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Peruvian Sheartail is resident in arid and semi-arid coastal Peru. Reported as far north as Piura and Lambayeque (Schulenberg and Parker 1981), and in arid, sparse vegetation on the road from Otuzco to Trujillo (La Libertad) by Baron (1897). A single report from Loja, Ecuador is apparently extralimital (an individual visiting flowers in montane scrub, along with Purple-collared Woodstar (Myrtis fanny); (Ridgely and Greenfield 2003). South to Chile, where it has recently arrived and is expanding its range.
The elevational range of Peruvian Sheartail is from sea level up to at least 2800 m (Schulenberg et al. 2010). Clements and Shany (2001) suggest it reaches 3350 m, but it appears to be most common near sea level (Schuchmann 1999).
Distribution outside the Americas
Not present outside the Americas.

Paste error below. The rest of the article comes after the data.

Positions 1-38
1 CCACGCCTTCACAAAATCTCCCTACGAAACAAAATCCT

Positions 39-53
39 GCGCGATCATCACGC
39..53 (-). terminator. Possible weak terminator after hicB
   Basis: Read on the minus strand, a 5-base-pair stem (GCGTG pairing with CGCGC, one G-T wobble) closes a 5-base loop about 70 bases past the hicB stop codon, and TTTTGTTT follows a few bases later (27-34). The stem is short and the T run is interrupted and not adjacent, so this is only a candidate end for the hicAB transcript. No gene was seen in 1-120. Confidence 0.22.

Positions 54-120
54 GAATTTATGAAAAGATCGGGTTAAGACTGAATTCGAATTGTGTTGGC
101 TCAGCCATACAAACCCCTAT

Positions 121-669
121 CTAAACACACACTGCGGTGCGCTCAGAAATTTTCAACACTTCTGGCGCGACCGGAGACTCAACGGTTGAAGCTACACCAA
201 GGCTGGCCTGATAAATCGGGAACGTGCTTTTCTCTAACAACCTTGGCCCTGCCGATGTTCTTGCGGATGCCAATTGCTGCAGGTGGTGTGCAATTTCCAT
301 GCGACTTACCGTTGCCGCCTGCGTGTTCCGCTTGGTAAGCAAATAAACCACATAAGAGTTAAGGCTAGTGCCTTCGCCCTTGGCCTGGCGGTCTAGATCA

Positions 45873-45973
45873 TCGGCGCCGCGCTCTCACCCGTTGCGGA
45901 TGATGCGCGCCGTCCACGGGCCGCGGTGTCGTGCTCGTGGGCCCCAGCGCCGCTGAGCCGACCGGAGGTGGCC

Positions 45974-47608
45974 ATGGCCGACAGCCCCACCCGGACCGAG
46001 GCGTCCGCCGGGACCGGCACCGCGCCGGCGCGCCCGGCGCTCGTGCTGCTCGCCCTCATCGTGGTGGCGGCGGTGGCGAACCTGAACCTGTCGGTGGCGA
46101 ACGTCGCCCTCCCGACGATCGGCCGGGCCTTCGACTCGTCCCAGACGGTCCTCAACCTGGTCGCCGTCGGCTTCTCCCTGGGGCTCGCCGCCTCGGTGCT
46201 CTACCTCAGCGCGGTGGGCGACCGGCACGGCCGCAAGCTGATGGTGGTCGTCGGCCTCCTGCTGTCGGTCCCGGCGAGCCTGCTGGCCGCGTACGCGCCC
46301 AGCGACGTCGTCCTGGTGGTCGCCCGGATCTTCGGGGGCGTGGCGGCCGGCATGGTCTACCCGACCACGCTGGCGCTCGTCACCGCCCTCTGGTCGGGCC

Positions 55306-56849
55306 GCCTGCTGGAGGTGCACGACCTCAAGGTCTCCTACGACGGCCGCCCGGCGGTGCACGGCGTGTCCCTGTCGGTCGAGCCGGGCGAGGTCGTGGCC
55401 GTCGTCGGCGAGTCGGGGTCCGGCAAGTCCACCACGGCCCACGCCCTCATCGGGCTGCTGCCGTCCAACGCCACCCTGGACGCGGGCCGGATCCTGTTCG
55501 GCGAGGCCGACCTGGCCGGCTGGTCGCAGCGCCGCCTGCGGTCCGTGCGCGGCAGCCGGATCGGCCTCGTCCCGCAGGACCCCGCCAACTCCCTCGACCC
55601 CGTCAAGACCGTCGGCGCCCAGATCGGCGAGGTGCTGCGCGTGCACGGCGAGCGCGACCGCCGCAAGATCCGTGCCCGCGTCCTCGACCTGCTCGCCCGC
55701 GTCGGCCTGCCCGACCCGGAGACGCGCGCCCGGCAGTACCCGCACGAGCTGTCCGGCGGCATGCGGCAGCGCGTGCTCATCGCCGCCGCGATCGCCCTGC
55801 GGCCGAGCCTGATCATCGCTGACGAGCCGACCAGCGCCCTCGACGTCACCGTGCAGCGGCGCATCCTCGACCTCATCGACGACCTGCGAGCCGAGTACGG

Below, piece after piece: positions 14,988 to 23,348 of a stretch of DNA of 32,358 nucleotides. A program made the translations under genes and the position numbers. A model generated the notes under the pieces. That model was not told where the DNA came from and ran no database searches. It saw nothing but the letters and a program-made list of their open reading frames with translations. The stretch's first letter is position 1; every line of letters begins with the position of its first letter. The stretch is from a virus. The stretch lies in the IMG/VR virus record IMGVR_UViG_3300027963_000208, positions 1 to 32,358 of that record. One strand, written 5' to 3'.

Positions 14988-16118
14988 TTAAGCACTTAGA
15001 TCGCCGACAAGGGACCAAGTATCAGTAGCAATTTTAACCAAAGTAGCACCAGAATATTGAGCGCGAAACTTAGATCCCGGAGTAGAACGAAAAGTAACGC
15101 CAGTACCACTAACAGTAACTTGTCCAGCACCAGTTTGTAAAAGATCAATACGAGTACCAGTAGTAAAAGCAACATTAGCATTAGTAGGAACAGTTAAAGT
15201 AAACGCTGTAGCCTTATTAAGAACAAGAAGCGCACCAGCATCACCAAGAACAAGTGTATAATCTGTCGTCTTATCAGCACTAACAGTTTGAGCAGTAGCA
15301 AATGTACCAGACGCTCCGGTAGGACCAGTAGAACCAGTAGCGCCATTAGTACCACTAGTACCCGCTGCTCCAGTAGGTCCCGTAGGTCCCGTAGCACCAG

Peruvian Sheartail readily uses farmland and gardens (González and Málaga 1997), but always is found in arid areas with sparse or scrubby vegetation, e.g. "barren hills with only a few small flowers" (Baron 1897). In the Azapa and Vitor Valleys, Chile, it is found in orchards, gardens, thickets, yards, and areas of sparse vegetation.
Historically Peruvian Sheartail was known south only to Tacna (Peru), but it has expanded its range south over the past 40 years, and the range appears still to be expanding. It first was reported in Chile in 1971 (Johnson 1972), with the observation of single individual in Azapa. The population in the Azapa Valley has grown and is presently in the thousands. As of 2010, the furthest south that Peruvian Sheartail has reached is a small population in the Vitor, Codpa, and Camarones valleys (Estades and Aguirre 2010).
Clark, C. J. (2013). Peruvian Sheartail (Thaumastura cora), version 1.0. In Neotropical Birds Online (T. S. Schulenberg, Editor). Cornell Lab of Ornithology, Ithaca, NY, USA. https://doi.org/10.2173/nb.pershe2.01